MyEnglishLabs (Pearson) – provides interactive activities and online tools which give students tips, automatic feedback and instant grades. A grade book and diagnostic tools reveal to teachers how students are progressing. Teachers are able to assign activities to groups of students with different needs.



Online exam practice tests (Oxford University Press) – online practice tests for: KET, PET, FCE, CAE, IELTS, TOEIC®, TOEFL iBT™ and national exams. Teachers can assign online practice tests with help including instant feedback on answers, exam tips and an integrated dictionary, or without help as a mock exam. Saves time with automatic marking. Easily identifies areas of weakness to focus on in class.

Online Placement Test (Oxford University Press) – a Placement Test that helps teachers find their students’ level of English online. Saves time with automatic marking and then places students in the right class based on their scores (CEFR level, score out of 120, time taken and more…)

  • Online
  • Automatically marked
  • Instant results
  • Variety of scores (CEFR level and more)

Online Practice for Students (My…) (National Geographic Learning/Cengage Learning) – access to online practice is usually included the student’s book of a series e.g. Outcomes or Practical Grammar. It allows students to study online at their own pace or do the work their teacher set for them. All activities are automatically graded so that both students and teachers can monitor progress. N.B. Online practice with the Outcomes course is called ‘MyOutcomes,’ and online practice for Practical Grammar course is called ‘MyPG’ and so on…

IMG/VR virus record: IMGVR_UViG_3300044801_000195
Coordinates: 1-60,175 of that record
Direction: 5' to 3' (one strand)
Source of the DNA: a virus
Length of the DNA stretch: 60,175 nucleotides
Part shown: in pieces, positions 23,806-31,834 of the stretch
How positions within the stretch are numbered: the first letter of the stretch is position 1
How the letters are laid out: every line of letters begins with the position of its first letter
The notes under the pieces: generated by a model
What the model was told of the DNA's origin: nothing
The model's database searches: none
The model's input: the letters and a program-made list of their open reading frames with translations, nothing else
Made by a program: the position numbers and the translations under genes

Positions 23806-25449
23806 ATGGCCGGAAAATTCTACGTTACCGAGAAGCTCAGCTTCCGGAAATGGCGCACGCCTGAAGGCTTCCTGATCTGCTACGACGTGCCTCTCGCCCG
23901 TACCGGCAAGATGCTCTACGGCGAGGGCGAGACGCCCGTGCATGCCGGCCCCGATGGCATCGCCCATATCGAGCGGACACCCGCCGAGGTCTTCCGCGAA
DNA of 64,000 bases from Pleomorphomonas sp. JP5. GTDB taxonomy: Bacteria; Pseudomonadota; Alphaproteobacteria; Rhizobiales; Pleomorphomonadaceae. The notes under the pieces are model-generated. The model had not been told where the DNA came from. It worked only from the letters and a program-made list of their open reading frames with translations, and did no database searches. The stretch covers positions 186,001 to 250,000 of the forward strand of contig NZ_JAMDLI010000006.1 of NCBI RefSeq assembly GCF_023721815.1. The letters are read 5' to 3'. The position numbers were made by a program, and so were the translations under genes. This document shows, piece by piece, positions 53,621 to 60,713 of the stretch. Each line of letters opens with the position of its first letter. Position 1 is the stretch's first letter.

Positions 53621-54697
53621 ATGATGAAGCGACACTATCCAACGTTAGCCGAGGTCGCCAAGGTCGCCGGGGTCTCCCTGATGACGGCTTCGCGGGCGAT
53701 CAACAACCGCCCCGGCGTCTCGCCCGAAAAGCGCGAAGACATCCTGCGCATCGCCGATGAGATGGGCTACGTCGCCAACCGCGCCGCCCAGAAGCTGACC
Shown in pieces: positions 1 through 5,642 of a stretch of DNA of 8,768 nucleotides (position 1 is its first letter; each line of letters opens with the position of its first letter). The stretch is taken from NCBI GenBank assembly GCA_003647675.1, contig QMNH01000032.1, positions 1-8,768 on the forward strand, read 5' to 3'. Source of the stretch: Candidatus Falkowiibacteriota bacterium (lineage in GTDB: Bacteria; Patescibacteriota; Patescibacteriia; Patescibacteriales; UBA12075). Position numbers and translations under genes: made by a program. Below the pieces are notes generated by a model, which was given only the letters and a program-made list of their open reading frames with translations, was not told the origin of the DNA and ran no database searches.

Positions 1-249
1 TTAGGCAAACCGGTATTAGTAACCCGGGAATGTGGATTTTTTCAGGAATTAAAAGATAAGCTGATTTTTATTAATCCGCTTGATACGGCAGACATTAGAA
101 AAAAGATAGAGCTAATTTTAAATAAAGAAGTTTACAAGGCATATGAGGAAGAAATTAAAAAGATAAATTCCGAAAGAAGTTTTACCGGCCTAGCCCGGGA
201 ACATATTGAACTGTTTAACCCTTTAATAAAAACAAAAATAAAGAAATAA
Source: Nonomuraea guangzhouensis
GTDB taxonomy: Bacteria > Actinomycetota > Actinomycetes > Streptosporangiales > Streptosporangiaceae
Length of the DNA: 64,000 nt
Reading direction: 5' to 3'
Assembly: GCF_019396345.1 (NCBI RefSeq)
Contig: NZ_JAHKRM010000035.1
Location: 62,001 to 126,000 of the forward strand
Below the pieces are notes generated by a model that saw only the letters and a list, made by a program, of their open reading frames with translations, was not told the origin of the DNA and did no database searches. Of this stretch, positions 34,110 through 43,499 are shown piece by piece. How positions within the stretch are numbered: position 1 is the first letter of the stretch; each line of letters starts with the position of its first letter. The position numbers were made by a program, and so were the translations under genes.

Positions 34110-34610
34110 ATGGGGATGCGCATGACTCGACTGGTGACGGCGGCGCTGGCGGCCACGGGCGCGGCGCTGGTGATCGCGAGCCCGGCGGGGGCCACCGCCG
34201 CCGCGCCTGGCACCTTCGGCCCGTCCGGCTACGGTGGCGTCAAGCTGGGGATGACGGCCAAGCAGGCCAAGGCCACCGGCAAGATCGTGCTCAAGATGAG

Online Skills Practice (Oxford University Press) – Interactive Reading, Writing, Listening, and Speaking practice for a range of OUP courses. Students get access through MultiROMs available in their Student’s Books.

Online Workbooks (Cambridge University Press) – learning activities presented interactively on a website, rather than in a printed book, intended for homework.


Portal (Richmond) – interactive and regularly updated site corresponding to a particular course and offering both informal and formal learning. There are product demos, author interviews and downloadable sample units for teachers and fun learning activities for students such as blogs and games.

Presentation Tools (National Geographic Learning/ Cengage Learning)– a CD-ROM containing tools which combine resources from the core materials of Heinle Cengage courses e.g. Happy Trails, English Explorer, Time Zones, Outcomes. For use in the classroom with an Interactive Whiteboard or data projector with computer.

Primary Place (Pearson) – a website for primary teachers to find downloadable materials for their classrooms. Members of the website get access to invitations to workshops and presentations, free articles on current trends, few photocopiable activity sheets and free packs filled with posters, story cards, games and more.